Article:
skip to main content

New technologies

This page features information about innovative technologies that support people to engage with the arts as artists, audience members, readers and writers, and museum and gallery visitors. Please email Iona if you use or know about new technologies to feature on this page.

Creativity and digital skills in Otago Corrections Facility

graphic illustrationA trial programme, grounded in kaupapa Māori values and using creativity, storytelling and digital skills, has been described by one Otago Corrections Facility staff member as “a massive opportunity to engage our Māori learners, particularly the young men in our care”. Another staff member said: “The digital literacies that the learners have developed will equip them for the workplace of the future.” The programme, run at Otago Corrections Facility over July and August 2019, was a collaboration between Māui Studios in Christchurch, Methodist Mission Southern in Dunedin, and the Department of Corrections. Working with 11 participants, selected for their creative abilities, the trial programme used interactive learning materials especially designed by Māui Studios to teach graphic design and art. Read more

Bringing orchestral music to sensitive ears

In a possible world-first, the Auckland Philharmonia Orchestra is exploring ways to help people who find loud, busy spaces overwhelming. A new device will allow people with autism and hearing sensitivity to enjoy live orchestral performance. A feed of the orchestra is sent from the sound engineering board into the devices and a remote control allows the headphone wearer to adjust the volume to suit themselves. The APO worked with Arts Access Aotearoa on the creation of the pilot programme that received funding in early 2019 from a local philanthropist. Phonak Audio provided the system used in the trial. Read and listen to more about this development on RNZ's Upbeat programme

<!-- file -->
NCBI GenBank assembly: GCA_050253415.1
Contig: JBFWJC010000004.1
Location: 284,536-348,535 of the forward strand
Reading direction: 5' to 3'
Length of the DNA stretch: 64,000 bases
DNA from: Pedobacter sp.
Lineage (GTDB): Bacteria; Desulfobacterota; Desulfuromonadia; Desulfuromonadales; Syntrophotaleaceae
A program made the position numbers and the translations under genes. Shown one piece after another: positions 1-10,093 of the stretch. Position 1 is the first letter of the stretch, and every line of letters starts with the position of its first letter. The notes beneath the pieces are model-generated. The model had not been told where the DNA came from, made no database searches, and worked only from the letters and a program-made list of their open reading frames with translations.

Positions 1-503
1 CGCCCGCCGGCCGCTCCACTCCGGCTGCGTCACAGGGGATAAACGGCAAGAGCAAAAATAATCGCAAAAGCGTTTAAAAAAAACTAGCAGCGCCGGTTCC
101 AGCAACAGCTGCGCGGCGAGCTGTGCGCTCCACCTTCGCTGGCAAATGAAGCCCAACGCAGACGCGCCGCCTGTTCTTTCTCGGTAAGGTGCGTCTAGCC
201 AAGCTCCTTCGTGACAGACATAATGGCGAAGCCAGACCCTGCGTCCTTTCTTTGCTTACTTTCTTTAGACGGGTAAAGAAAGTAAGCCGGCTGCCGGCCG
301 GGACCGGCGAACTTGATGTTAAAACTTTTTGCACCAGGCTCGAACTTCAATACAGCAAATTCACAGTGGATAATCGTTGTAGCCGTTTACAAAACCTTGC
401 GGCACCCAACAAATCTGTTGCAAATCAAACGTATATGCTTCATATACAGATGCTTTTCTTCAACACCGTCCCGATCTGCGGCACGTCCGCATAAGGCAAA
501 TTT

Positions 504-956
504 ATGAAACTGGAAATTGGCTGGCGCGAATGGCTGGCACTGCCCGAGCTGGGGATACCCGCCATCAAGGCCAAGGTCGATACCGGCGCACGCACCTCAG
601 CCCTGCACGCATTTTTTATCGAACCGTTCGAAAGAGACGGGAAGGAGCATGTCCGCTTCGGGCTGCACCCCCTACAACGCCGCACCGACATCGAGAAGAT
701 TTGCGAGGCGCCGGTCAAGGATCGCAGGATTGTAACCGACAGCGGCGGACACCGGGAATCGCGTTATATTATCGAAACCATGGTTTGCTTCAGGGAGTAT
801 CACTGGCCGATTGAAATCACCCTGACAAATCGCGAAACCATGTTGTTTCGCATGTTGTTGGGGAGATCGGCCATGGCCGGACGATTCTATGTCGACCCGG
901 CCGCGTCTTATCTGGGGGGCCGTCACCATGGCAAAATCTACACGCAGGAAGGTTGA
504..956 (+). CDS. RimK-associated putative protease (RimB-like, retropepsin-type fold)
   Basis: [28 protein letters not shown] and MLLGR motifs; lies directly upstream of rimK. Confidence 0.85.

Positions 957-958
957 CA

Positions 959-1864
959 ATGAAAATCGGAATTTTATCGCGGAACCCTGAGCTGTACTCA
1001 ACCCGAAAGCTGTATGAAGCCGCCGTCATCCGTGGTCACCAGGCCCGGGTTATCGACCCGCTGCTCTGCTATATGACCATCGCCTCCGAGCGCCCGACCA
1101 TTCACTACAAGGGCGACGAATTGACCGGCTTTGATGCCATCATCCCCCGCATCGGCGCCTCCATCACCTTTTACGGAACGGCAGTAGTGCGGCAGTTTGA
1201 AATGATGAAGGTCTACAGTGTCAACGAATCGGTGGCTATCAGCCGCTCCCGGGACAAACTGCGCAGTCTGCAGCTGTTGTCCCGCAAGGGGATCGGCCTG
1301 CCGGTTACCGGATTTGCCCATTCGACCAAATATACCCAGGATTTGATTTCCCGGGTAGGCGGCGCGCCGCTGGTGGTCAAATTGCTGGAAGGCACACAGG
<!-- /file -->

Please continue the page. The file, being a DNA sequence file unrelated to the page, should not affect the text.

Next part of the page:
Auckland lab create innovative device for Deaf people

Inspired by Deaf multi-percussionist Dame Evelyn Glennie, Associate Professor Suranga Nanayakkara and his team at the Augmented Human Lab in the Auckland Bioengineering Institute have created an innovative device. MuSS-Bits (music sensory substitution bits) started out as a technology for Deaf people who want to play music and join in a jamming session with other musicians. It has two parts: a sensor that captures sound from a surface or digital device, and a module that lights up and vibrates with the rhythm so the sound is physically felt in real time.“You can wear it as a smartwatch, put it in your pocket or wear it on your leg,” Suranga Nanayakkara says.

Other assistive-technology projects include the Finger Reader, which allows visually impaired people to read text through a device they wear on their fingers. And Nanayakkara is exploring the scope of artificial intelligence to help with mental-health treatments. Read the Listener article

 
+ Text Size -
Original generation time 1.8597 seconds.